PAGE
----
An imaginative child who quickly realized that "I could be Superman or I could be Paul Newman in The Hustler or I could be Daniel Day Lewis's character in The Last of the Mohicans," Bloom knew he wanted to be an actor from an early age.

At 16, he joined the National Youth Theatre in London, which led to his attending London's Guildhall School of Music and Drama. Two days before graduation, he landed a role future actors will grow up wanting to play -- Legolas Greenleaf, a vaguely androgynous warrior elf (typical dialogue: "There is a fell voice on the air") out to help hobbit Frodo Baggins (Elijah Wood) save Middle-earth in Peter Jackson's US$400-million adaptation of J.R.R. Tolkien's fantasy novels. "This was three years in front of the camera with a cast and crew that taught me everything there is about making films," says Bloom. "It was, like, 'Here, have a career.' "

In addition to opening doors in Hollywood, the films -- the third and final chapter, The Return of the King, opens Wednesday -- have in turn made Bloom a bit of a fantasy figure himself. He receives a large pile of fan mail every day, is the subject of a growing number of Web shrines, and while the other Rings resident hottie, Viggo Mortensen, lands on the cover of grown-up magazines like Vanity Fair, Bloom is more likely to be found on Teen People. Ironically, Bloom didn't finish reading the Tolkien novels when he was 14 because he got distracted by "girls and sports."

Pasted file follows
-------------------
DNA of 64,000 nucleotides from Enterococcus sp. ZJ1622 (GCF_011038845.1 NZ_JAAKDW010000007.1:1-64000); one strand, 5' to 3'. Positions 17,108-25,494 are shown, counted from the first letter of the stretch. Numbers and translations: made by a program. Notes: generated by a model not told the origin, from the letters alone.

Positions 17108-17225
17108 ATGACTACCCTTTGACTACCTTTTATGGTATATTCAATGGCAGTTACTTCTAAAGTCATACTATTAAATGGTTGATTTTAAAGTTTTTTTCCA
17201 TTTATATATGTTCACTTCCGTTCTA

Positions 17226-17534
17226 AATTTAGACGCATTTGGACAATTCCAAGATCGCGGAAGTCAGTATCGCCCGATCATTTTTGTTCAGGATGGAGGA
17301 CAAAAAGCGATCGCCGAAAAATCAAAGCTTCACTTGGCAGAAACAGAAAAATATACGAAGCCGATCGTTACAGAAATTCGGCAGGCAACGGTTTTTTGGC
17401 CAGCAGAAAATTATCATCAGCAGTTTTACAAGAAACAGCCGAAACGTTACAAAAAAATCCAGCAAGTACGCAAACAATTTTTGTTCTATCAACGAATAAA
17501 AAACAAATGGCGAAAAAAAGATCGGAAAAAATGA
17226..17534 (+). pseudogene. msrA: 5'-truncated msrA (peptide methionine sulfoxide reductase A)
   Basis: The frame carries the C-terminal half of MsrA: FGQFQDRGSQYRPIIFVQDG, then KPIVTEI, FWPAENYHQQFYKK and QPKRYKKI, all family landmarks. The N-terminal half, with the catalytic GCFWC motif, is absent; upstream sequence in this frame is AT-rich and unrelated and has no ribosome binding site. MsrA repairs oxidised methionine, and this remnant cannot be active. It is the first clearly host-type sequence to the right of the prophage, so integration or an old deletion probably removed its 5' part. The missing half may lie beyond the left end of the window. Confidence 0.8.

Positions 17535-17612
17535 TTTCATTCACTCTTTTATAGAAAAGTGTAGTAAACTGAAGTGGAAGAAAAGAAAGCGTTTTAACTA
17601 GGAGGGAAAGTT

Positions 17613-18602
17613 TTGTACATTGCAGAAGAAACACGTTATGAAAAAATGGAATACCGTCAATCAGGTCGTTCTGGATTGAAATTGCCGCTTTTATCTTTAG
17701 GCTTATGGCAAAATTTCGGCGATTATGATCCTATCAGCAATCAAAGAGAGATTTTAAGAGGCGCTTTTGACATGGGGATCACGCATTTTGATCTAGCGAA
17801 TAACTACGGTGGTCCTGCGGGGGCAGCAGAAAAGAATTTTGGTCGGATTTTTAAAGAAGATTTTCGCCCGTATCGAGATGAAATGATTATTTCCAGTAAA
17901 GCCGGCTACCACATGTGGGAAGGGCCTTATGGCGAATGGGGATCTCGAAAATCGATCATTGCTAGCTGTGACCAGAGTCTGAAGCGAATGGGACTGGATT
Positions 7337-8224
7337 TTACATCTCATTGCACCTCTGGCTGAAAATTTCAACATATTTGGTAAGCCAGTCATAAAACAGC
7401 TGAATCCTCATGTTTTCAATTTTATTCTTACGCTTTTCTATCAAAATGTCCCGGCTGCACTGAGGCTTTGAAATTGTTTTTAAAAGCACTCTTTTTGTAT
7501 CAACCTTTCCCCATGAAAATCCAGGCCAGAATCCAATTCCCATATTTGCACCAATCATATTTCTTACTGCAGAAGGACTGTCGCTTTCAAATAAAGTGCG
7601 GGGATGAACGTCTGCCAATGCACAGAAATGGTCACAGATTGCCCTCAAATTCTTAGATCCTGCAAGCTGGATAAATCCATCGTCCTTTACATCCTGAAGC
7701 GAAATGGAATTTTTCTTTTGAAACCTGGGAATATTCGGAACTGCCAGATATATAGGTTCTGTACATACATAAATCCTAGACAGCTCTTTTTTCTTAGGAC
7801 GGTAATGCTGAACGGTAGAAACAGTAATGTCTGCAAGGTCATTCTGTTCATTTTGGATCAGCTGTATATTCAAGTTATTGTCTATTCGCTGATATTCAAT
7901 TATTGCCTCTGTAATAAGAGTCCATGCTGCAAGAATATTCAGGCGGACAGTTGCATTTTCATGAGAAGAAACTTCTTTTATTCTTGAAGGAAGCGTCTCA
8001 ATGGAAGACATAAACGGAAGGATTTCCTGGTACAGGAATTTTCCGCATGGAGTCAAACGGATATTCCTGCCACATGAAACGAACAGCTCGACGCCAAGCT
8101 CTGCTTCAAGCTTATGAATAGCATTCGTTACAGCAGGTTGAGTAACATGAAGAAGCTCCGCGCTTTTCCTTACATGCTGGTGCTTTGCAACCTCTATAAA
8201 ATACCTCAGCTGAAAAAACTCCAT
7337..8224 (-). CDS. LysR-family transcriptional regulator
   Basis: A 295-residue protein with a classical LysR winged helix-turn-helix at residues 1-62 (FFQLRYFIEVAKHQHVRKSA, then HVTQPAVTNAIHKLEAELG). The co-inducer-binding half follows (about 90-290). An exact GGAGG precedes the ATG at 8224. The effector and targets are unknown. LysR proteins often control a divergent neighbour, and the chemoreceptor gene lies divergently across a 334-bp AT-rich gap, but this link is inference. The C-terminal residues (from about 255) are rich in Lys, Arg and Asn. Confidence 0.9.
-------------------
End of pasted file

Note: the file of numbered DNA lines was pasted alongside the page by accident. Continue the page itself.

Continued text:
"This whole heartthrob status thing is only recently becoming more apparent to me," says Bloom sheepishly. And he admits the attention makes him a bit nervous. "It's all very flattering. I just hope it won't have an impact on the films I get to make."

As a result, Bloom has found himself turning to his co-stars for guidance.

"It's been great to work with Johnny and Brad and pick their brains about how they dealt with stuff like the fame element," he says, recalling a particular Saturday night off in Malta during filming on Troy when he and Pitt hit the town. "That was an experience, to see someone get properly mobbed. The whole town came apart. He was so impeccable with his manner, the way he carried himself. He was very gracious with everyone."

But in the end, Bloom sees it all as a rite of passage that will lead to more freedom in his career.

"You don't really have choices until you get to a point where there's enough people who are behind you and you have enough of an audience who are interested to watch you, to have choices," Bloom explains. "If I've got the choice, I would start to downscale a bit and do more human, dramatic, character-driven pieces where you get to see less of a show and more of an actor."

Bloom has already made a couple of "mad choices," as he calls them, including playing Heath Ledger's sidekick in Ned Kelly, about the Australian outlaw-turned-folk hero, and a boxing milkman in the comedy The Calcium Kid. He's also just wrapped the drama Haven, about a tax scandal in the Cayman Islands.

But he admits he's got "all my life to do contemporary work," as the discussion returns to the swords-and-sandals epic Troy, due out next year.

"Putting on those togas and the short armoured skirts, you feel like you're fighting for the fair Helen," he says with a hint of melodrama. And what kind of underwear does a Trojan soldier wear? Bloom bats his eyes and deadpans, "A nice tight pair of panties."